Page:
The text, edited by Jack Lynch, is from volume 5 of the 1825 edition of Johnson’s Works. A few obvious errors have been silently corrected, but spelling and punctuation have been reproduced from the 1825 edition exactly. Please report errors to Jack Lynch.
To solicit a subscription for a catalogue of books exposed to sale, is an attempt for which some apology cannot but be necessary; for few would willingly contribute to the expense of volumes, by which neither instruction nor entertainment could be afforded, from which only the bookseller could expect advantage, and of which the only use must cease, at the dispersion of the library.
Nor could the reasonableness of an universal rejection of our proposal be denied, if this catalogue were to be compiled with no other view, than that of promoting the sale of the books which it enumerates, and drawn up with that inaccuracy and confusion which may be found in those that are daily published.
But our design, like our proposal, is uncommon, and to be prosecuted at a very uncommon expense: it being intended, that the books shall be distributed into their distinct classes, and every class ranged with some regard to the age of the writers; that every book shall be accurately described; that the peculiarities of editions shall be remarked, and observations from the authors of literary history occasionally interspersed; that, by this catalogue, we may inform posterity of the excellence and value of this great collection, and promote the knowledge of scarce books, and elegant editions. For this purpose, men of letters are engaged, who cannot even be supplied with amanuenses, but at an expense above that of a common catalogue.
To show that this collection deserves a particular degree of regard from the learned and the studious, that it excels any library that was ever yet offered to publick sale, in the value, as well as number, of the volumes, which it contains; and that, therefore, this catalogue will not be of less use to men of letters, than those of the Thuanian, Heinsian, or Barberinian libraries, it may not be improper to exhibit a general account of the different classes, as they are naturally divided by the several sciences.
By this method we can, indeed, exhibit only a general idea, at once magnificent and confused; an idea of the writings of many nations, collected from distant parts of the world, discovered sometimes by chance, and sometimes by curiosity, amidst the rubbish of forsaken monasteries, and the repositories of ancient families, and brought hither from every part, as to the universal receptacle of learning.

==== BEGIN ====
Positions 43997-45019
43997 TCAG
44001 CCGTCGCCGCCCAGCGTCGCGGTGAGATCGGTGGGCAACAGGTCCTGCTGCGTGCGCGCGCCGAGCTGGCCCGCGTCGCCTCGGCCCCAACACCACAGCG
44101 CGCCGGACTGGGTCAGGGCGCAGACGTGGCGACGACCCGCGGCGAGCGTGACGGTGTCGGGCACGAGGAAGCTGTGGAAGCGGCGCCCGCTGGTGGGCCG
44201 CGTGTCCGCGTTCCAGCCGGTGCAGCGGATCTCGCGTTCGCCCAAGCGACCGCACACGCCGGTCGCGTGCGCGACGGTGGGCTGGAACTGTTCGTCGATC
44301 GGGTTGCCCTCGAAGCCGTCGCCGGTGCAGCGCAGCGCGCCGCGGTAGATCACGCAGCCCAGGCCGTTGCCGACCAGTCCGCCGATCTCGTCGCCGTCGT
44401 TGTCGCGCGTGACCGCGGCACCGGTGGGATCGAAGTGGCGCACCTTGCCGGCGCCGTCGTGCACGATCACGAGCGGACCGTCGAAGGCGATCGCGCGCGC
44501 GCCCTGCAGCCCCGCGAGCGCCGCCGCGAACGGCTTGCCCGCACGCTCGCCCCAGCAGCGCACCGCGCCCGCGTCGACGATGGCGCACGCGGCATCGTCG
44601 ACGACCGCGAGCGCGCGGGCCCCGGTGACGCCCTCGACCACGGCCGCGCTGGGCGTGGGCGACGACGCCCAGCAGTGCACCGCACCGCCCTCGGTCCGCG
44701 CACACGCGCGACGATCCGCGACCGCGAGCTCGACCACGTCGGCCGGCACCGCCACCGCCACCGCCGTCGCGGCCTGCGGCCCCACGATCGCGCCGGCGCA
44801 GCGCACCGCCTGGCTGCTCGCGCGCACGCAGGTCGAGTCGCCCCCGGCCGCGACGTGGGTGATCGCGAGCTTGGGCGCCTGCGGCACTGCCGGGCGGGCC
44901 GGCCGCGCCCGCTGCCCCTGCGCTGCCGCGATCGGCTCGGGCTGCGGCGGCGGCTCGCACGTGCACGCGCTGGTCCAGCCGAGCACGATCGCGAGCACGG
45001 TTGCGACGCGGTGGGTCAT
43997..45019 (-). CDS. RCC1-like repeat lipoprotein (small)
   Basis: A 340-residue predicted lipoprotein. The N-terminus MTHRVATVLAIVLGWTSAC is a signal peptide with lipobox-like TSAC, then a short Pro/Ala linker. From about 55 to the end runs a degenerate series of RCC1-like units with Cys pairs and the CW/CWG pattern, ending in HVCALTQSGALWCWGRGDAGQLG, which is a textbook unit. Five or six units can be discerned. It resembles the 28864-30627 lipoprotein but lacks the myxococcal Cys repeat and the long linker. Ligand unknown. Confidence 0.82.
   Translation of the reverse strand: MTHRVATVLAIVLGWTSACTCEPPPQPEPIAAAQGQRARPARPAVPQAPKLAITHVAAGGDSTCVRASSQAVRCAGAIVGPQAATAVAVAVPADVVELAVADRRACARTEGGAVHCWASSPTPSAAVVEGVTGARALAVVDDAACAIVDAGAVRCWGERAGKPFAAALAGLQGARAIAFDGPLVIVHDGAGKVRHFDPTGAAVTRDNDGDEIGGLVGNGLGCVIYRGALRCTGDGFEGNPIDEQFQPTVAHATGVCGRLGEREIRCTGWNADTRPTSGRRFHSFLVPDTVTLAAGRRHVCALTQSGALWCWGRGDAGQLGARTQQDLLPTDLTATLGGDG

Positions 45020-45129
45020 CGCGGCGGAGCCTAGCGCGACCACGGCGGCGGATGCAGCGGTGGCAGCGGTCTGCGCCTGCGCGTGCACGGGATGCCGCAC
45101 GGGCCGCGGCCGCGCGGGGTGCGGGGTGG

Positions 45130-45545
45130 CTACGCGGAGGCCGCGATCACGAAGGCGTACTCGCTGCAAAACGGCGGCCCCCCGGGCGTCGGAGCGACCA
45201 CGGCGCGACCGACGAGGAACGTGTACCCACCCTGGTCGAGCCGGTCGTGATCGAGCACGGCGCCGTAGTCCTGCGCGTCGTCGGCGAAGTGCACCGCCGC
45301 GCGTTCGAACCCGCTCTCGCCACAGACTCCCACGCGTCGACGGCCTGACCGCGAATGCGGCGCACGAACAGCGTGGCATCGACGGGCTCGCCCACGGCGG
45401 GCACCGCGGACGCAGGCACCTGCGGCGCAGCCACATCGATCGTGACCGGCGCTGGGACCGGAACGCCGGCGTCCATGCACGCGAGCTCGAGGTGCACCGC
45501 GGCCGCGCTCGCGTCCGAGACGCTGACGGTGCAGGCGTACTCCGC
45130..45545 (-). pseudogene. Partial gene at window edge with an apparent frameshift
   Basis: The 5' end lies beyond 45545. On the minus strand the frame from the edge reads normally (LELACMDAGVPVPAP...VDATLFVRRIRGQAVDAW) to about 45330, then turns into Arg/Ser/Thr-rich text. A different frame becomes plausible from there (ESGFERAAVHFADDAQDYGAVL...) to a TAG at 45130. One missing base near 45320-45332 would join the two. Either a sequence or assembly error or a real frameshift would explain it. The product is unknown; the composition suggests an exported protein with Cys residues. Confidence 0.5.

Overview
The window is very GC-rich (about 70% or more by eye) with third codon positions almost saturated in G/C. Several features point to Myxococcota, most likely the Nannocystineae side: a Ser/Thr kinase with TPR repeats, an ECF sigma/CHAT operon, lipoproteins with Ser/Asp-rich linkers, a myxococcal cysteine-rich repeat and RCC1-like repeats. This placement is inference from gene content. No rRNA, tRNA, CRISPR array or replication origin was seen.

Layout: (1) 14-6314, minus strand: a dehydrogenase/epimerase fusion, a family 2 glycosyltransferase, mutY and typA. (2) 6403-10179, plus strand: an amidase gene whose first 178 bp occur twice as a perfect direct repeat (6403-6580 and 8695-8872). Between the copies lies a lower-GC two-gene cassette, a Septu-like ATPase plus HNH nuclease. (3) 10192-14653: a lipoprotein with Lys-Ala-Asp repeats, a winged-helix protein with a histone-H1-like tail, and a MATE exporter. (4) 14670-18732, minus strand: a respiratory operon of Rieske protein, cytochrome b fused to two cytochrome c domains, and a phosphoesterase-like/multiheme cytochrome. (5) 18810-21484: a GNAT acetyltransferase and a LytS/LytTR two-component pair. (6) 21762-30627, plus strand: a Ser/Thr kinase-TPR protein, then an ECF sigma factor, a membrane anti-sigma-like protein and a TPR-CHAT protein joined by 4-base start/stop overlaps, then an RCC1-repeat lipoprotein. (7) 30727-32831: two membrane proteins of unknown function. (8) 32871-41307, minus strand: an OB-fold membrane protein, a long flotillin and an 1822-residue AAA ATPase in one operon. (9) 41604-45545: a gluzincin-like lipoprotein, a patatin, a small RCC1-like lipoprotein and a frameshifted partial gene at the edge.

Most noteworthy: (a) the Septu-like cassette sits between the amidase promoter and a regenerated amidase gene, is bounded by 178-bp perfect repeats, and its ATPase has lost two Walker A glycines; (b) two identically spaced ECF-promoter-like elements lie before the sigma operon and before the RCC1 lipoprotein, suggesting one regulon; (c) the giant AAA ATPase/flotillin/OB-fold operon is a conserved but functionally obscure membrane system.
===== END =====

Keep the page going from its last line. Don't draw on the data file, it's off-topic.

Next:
It will be no unpleasing effect of this account, if those that shall happen to peruse it, should be inclined by it to reflect on the character of the late proprietors, and to pay some tribute of veneration to their ardour for literature, to that generous and exalted curiosity which they gratified with incessant searches and immense expense, and to which they dedicated that time, and that superfluity of fortune, which many others of their rank employ in the pursuit of contemptible amusements, or the gratification of guilty passions. And, surely, every man, who considers learning as ornamental and advantageous to the community, must allow them the honour of publick benefactors, who have introduced amongst us authors, not hitherto well known, and added to the literary treasures of their native country.
That our catalogue will excite any other man to emulate the collectors of this library, to prefer books and manuscripts to equipage and luxury, and to forsake noise and diversion for the conversation of the learned, and the satisfaction of extensive knowledge, we are very far from presuming to hope; but shall make no scruple to assert, that, if any man should happen to be seized with such laudable ambition, he may find in this catalogue hints and informations which are not easily to be met with; he will discover, that the boasted Bodleian library is very far from a perfect model, and that even the learned Fabricius cannot completely instruct him in the early editions of the classick writers.
But the collectors of libraries cannot be numerous; and, therefore, catalogues could not very properly be recommended to the publick, if they had not a more general and frequent use, an use which every student has experienced, or neglected to his loss. By the means of catalogues only, can it be known what has been written on every part of learning, and the hazard avoided of encountering difficulties which have already been cleared, discussing questions which have already been decided, and digging in mines of literature which former ages have exhausted.